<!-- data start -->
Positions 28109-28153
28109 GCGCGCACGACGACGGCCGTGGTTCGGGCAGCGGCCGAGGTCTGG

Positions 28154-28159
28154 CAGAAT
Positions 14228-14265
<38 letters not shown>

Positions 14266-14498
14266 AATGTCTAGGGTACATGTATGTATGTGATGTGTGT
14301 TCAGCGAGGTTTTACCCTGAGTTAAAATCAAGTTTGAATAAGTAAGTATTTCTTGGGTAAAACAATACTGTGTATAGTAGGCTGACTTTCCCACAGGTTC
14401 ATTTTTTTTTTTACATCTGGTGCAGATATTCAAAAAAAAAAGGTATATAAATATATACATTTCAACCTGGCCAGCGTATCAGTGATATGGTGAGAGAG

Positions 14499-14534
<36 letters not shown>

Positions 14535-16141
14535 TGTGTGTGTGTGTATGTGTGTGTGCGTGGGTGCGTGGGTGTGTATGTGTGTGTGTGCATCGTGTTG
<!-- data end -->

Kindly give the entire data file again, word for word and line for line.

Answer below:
Positions 28109-28153
28109 GCGCGCACGACGACGGCCGTGGTTCGGGCAGCGGCCGAGGTCTGG

Positions 28154-28159
28154 CAGAAT
Positions 14228-14265
<38 letters not shown>

Positions 14266-14498
14266 AATGTCTAGGGTACATGTATGTATGTGATGTGTGT
14301 TCAGCGAGGTTTTACCCTGAGTTAAAATCAAGTTTGAATAAGTAAGTATTTCTTGGGTAAAACAATACTGTGTATAGTAGGCTGACTTTCCCACAGGTTC
14401 ATTTTTTTTTTTACATCTGGTGCAGATATTCAAAAAAAAAAGGTATATAAATATATACATTTCAACCTGGCCAGCGTATCAGTGATATGGTGAGAGAG

Positions 14499-14534
<36 letters not shown>

Positions 14535-16141
14535 TGTGTGTGTGTGTATGTGTGTGTGCGTGGGTGCGTGGGTGTGTATGTGTGTGTGTGCATCGTGTTG